Peyto Lake. It's gorgeous, and tourists love it, so shots like this are a dime a dozen. But I think the play of shadow and reflection here puts this picture in the top quartile of Peyto Lake pictures.

The other end of Peyto Lake. It is currently being fed by a tiny trickle of glacier melt water. I hear that trickle has been getting smaller, so Peyto might not be sticking around for too long.

The Athabasca Glacier. It would have come right up to the bottom of that picture just 20 or so years ago.

Dawn looking proud because she's standing on the glacier. Well, actually only about a foot onto it. The glacier was surrounded by hilarious warning signs concerning the risk of falling into crevasses.

The planet is getting warmer and the glacier is crumbling away. Just one tiny part of the approaching environmental apocalypse. It sure looks pretty inside, though.

I wish I'd got more pictures of warning signs.

By Siffleur Falls. My mom demanded that we sit on this tree.

Dawn is looking down at a slightly angry river flanked by treacherous cliffs. It's hard to make out the gap, isn't it? Well, it was just a few metres. I dared Dawn to jump across, but she chickened out.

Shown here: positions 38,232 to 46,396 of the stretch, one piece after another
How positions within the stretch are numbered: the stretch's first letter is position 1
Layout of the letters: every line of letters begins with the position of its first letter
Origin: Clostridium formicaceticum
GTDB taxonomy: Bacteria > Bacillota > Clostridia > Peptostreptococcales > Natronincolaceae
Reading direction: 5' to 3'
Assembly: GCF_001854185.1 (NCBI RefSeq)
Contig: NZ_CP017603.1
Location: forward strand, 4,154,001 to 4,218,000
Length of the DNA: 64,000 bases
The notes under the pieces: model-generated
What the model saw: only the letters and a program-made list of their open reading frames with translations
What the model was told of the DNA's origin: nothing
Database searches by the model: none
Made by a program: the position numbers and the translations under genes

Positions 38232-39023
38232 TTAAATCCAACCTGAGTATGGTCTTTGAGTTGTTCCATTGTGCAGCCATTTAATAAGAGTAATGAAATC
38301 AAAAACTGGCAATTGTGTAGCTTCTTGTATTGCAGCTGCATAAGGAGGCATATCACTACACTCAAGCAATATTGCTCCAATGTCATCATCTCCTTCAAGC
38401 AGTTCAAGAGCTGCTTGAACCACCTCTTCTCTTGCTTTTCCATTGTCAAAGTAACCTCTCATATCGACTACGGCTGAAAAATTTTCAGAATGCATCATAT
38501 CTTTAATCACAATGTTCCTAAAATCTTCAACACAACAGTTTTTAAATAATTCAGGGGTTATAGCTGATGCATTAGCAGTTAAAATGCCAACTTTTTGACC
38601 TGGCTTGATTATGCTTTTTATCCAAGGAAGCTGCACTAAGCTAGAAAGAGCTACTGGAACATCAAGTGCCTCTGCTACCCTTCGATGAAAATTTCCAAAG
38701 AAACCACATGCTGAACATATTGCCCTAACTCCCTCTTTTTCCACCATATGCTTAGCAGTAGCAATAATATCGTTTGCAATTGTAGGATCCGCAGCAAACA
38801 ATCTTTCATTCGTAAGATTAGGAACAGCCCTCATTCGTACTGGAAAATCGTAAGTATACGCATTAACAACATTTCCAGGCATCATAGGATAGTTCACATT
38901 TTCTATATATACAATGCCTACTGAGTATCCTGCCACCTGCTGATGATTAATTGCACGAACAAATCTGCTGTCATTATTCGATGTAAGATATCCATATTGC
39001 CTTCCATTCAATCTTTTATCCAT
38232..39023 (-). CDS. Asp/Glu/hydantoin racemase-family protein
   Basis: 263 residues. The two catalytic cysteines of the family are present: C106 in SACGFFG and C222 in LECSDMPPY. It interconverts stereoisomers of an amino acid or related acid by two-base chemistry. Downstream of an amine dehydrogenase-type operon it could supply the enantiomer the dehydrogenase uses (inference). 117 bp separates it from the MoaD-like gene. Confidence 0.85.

At the top of the Falls, the rocks have been worn into the shape of waves.

My mom irresponsibly doing a jig at the top of a waterfall.

The water here is a quite a few feet deep. It only looks really shallow because of the crystal clear water.

Canada is really big (Dawn used for scale).

Rockies, there's a decent chance I won't be visiting you ever again, but, just so you know, you are way cool.


We took walks in Queen Elizabeth Park and Stanley Park in the rain. We got wet, and saw water dripping off of moss growing on trees growing on top of other dead trees. It was a real rain forest experience.

We saw the ocean. Dawn tasted it, and verified that it was in fact salty.

We did the Grouse Grind. It was pretty tiring.

We saw a variety of slugs. Dawn was really impressed by how big the slugs get in Vancouver, and all the pretty colours and patterns they come in.

We met up with some of my old friends on multiple occasions, and took a trip up to SFU.

We ate great food every day. Especially on the occasion of my Grandma's 88th birthday, when Dawn got to experience a big Chinese family dinner. (We suspended our vegetarianism for the day. This is now a rule: whenever celebrating an 88th birthday, we will allow ourselves to eat meat.)